Quenching the Thirst for Religious Meaning in Denny JA’s Poetry

Denny JA
Karya Denny JA Kategori Inspiratif
dipublikasikan 07 September 2017
Quenching the Thirst for Religious Meaning in Denny JA’s Poetry

Quenching the Thirst for Religious Meaning in Denny JA’s Poetry

by Dr. Phaosan Jehwae (Instructor, Fathoni University, Thailand)

 

 

Denny JA’s poems are not ordinary works of poetry, nor are they poems that can be understood after one reading; this holds true even more so for common readers among the general public. It is likely difficult for them to comprehend the implied meanings that can be inferred in reading these poems. However, this does not mean that Denny’s poems are unfathomable.

 

Thus, anyone who wants to appreciate works of literature, especially poetry, needs to realize and agree beforehand that a poem represents a work of art (literary art). A work of art always springs from the imagination of the poet, who engages in a process of contemplation toward events that have occurred within a society or a spiritual experience that the poet has personally undergone. At the same time, poems are also works of art that employ esthetic language as a medium for conveying the poet’s ideas to his readers.

 

It is important to affirm that a poem represents a literary work that is imaginative and is dispensed into the esthetic medium of language; however, it is not free of noble values and messages which are conveyed to the reader. Esthetic language is an instrument that the poet uses to communicate messages through poetry. This esthetic language can appear in the form of symbols, logos, and figurative language, such as metaphor, allegory, and similes. Thus, poetry is appealing, meaningful, and lively. This is certainly true for the assorted poems written by Denny JA.

 

Through esthetic language, various connotations and messages can be inferred, like those that serve as the ideas that the writer wishes to convey through his poem. Unfortunately, however, not every reader is able to discern the beauty and meaning of the language in a poem. This is often precisely what Bisri (2014) [1] contends, i.e. that the best poetry is the most difficult to comprehend. If you are included among the majority of people in this regard, you shouldn’t expect to understand poetry. Poetry that is simple to understand, like the experience of reading a newspaper article or listening to a speech, should not be considered true poetry. These are the opinions, idle chatter, and complaints that we often hear. However, it may be that these viewpoints, chatter, and complaints are extraneous to the issue. Who knows, this may just be the reality of high-quality poetry. Hence, poetry that is difficult to understand is truly more enjoyable and appealing for the purpose of meditating on various interpretations that a first-rate poem affords the intelligent reader.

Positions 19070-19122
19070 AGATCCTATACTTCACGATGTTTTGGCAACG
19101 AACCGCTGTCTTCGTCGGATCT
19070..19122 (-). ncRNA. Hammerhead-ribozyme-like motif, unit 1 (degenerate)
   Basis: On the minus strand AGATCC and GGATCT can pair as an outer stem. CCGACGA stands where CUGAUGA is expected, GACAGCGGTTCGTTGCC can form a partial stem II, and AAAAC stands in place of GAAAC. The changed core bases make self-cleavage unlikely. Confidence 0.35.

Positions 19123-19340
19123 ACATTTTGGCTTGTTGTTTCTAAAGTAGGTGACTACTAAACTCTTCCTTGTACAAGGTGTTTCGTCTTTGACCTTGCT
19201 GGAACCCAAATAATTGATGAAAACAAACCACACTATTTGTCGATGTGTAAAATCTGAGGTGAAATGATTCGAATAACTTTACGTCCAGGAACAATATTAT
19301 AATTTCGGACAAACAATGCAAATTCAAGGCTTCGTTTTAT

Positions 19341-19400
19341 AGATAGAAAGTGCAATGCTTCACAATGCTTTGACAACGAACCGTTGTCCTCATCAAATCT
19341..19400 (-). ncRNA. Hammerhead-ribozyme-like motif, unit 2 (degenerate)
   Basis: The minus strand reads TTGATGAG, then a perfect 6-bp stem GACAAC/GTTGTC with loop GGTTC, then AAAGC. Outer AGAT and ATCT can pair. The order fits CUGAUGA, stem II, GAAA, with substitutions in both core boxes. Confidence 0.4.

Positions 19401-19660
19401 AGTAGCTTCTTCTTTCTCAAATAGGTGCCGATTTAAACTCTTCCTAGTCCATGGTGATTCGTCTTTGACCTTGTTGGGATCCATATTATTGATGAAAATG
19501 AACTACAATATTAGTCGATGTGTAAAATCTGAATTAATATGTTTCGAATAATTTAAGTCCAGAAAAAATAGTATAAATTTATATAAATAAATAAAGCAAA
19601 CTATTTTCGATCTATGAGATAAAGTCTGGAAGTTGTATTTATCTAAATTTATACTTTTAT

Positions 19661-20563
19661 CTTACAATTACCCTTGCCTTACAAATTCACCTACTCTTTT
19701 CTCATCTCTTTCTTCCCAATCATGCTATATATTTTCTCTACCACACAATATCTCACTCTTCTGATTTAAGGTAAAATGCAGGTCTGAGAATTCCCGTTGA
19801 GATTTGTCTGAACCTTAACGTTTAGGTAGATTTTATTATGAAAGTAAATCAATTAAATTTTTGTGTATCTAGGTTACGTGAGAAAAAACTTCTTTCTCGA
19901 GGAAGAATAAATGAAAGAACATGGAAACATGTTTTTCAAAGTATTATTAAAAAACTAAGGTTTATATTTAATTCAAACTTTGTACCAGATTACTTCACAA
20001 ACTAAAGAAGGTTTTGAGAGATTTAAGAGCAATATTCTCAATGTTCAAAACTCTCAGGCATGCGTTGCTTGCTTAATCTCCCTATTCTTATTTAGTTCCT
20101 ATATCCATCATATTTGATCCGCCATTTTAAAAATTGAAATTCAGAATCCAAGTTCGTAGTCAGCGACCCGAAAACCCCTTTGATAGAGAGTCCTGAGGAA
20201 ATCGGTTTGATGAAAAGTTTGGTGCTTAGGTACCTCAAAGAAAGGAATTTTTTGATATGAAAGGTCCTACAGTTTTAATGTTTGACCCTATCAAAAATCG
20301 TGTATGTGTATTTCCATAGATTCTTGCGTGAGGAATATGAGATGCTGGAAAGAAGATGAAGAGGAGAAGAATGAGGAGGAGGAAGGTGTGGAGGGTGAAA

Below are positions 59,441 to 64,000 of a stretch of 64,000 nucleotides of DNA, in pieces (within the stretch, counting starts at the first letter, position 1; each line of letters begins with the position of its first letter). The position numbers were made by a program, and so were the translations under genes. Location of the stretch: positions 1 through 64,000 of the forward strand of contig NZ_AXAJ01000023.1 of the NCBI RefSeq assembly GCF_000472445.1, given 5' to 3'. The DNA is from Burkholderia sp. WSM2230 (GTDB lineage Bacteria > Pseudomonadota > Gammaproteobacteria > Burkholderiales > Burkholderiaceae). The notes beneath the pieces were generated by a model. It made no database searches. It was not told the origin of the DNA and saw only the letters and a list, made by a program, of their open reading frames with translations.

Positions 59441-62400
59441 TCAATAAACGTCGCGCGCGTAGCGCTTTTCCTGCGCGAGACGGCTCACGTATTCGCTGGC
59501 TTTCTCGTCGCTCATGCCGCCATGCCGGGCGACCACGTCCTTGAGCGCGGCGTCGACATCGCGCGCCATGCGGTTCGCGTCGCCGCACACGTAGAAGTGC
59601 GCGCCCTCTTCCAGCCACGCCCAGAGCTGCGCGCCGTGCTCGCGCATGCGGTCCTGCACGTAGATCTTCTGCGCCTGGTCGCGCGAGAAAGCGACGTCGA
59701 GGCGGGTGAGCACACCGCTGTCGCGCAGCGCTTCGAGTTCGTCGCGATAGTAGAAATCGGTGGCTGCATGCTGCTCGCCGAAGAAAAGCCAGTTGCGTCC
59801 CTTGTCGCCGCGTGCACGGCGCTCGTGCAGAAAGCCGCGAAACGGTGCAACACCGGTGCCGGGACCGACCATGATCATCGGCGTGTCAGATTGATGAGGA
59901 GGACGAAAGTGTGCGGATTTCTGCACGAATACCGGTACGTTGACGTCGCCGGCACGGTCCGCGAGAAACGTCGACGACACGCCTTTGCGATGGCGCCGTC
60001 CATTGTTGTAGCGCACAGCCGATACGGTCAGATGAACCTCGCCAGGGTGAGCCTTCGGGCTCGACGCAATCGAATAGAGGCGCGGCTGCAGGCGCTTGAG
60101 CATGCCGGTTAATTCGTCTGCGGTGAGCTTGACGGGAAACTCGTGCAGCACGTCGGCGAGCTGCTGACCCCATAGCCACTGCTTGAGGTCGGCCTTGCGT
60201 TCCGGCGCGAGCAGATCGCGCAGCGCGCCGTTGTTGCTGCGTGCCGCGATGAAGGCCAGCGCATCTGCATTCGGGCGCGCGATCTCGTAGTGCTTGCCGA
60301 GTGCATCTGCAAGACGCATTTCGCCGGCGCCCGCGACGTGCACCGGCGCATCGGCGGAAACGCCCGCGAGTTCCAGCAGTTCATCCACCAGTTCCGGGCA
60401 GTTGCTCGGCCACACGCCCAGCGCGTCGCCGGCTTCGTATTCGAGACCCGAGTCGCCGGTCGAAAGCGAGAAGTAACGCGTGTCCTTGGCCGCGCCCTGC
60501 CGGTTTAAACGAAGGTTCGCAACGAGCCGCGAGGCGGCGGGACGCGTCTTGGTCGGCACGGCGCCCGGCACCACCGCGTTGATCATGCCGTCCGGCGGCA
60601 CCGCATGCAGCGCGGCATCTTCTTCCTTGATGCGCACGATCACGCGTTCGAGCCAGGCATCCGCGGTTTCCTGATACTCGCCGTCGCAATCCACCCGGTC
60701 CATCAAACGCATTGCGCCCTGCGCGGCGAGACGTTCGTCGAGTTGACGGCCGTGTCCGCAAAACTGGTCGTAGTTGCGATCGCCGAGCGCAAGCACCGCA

Reading Denny JA’s poetry can be an unfortunate experience if the messages and values that can be inferred within the body of each poem are neglected by the reader. This holds true even more so for poetry in the form of essay poems, which are communicated in the form of a story. Therefore, in order to comprehend the meaning and appreciate the general concepts within Denny JA’s poems, it is advisable to read the following analysis or examination of his ideas beforehand:

 

  1. Sidang Raya Agama (A Plenary Session on Religion): What is Apparent and What is Real

Life should be similar to meeting and departing, in defining what is apparent and what is real. This is the main idea that Denny JA pours into his poem, A Plenary Session on Religion: What is Apparent and what is Real. For many centuries, religion has been an inspiration to the lives of millions of people. Indeed, religion has become a way of life that can guide people to understand every aspect of life. In discussing religion, what is clearly apparent cannot be separated from what is real, and Islam is not an exception in this matter.

 

Reality represents truth or something that is authentic. In Islam, man needs to recognize the reality within himself so that his intellect, which he uses to control nature and the universe, can be directed by faith. On the other hand, man also needs to comprehend the scriptural verses pertaining to Allah to be able to bring meaning and purpose to his life by obeying His commandments. Finding meaning in life is accomplished both through what is apparent and what is real. These two concepts must accompany and balance each other.